Going to Paris for the first time, of course we did some touristing as well, so here’s the obligatory Eiffel Tower picture:
2014-10-30 21.13.41


This previous weekend me and some friends went to compete it in the Dreamhack Hackathon in Globen, Stockholm. In short, it was a mad dash to create anything during 24 hours. We, as most other groups, made a game.

The initial idea was a frantic two player 2d (literally-) platform dueling game where each of the players would start on either side of the screen on their own platform. The players would then need to push the other player of their platform by throwing balls at them, with knockback only. The platform would consist of pillars which would be destroyed when hit by the other player.

2014-09-26 18.51.43

There it is, our post-it note design! On paper it sounded lite it’d be great fun. Players would need to dodge incoming balls by moving about and jumping while not falling down from their ever narrower platform. At the same time trying to knock down the other player or destroy his/her platfrom.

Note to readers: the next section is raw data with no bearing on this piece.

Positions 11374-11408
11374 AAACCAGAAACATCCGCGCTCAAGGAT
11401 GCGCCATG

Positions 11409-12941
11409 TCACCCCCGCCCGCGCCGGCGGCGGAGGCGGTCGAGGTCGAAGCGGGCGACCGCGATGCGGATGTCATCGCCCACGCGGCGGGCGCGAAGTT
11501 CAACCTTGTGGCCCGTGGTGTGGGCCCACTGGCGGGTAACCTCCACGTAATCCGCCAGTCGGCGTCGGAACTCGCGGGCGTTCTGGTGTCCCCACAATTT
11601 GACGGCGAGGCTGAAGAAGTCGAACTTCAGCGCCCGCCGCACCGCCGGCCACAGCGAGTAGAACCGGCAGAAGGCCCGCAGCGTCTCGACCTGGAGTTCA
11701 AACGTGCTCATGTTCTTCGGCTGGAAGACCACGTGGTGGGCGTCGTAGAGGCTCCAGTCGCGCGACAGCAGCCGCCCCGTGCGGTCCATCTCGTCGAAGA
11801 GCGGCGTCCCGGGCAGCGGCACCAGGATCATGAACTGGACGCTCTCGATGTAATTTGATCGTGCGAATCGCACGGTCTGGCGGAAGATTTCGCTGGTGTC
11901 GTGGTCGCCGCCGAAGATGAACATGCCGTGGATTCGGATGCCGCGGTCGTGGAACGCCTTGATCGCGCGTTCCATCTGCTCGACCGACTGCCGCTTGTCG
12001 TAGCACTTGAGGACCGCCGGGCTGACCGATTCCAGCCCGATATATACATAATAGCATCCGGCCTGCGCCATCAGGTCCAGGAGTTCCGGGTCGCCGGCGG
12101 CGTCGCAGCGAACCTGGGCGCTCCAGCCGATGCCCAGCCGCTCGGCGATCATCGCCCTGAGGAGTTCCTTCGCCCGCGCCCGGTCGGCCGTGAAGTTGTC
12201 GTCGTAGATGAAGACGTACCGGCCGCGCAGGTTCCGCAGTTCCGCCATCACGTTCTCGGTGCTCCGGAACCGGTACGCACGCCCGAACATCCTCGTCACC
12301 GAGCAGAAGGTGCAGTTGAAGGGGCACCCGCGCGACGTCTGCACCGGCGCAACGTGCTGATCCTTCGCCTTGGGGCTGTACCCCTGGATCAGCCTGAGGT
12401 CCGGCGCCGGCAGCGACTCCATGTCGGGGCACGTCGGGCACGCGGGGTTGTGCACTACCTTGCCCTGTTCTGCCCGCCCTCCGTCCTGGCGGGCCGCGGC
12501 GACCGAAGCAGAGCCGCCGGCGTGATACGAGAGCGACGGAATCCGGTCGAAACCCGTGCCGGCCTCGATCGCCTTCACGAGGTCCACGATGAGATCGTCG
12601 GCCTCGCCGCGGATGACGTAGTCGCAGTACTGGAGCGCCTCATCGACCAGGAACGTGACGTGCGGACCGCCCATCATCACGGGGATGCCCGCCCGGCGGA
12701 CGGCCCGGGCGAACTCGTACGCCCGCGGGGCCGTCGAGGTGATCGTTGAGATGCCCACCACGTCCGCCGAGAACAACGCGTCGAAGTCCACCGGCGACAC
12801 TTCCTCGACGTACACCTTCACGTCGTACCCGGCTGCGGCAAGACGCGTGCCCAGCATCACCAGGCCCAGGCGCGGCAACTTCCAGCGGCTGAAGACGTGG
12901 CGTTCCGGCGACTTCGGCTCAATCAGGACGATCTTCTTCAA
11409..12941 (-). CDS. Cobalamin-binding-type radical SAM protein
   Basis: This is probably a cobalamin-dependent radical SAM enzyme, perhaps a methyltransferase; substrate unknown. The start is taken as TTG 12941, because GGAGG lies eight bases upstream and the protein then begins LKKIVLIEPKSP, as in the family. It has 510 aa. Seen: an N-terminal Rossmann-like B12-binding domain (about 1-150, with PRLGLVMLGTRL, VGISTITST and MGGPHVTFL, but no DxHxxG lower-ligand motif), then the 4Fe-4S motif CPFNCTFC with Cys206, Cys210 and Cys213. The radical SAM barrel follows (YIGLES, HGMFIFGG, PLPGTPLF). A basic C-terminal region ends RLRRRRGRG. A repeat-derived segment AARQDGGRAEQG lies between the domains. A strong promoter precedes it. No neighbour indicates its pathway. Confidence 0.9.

10 hours into Hackathon, it turns out, it was boring as hell.

We spent the next 4 or so hours trying to figure out what to do to fix it, we tried basically anything we could think off.

  • Adjust the rate of which you could throw balls (slower/faster).
  • Adjust the speed of the balls.
  • Adjust the maximum/minimum speed of the balls (if you held the fire button you charged it up).
  • Adjust the charge time.
  • Limit the number of balls, to encourage mind games.
  • Put something blocking direct line of sight, so players would need to lob the balls
  • Changed the platforms to a delicately balanced stack of boxes.
  • … and more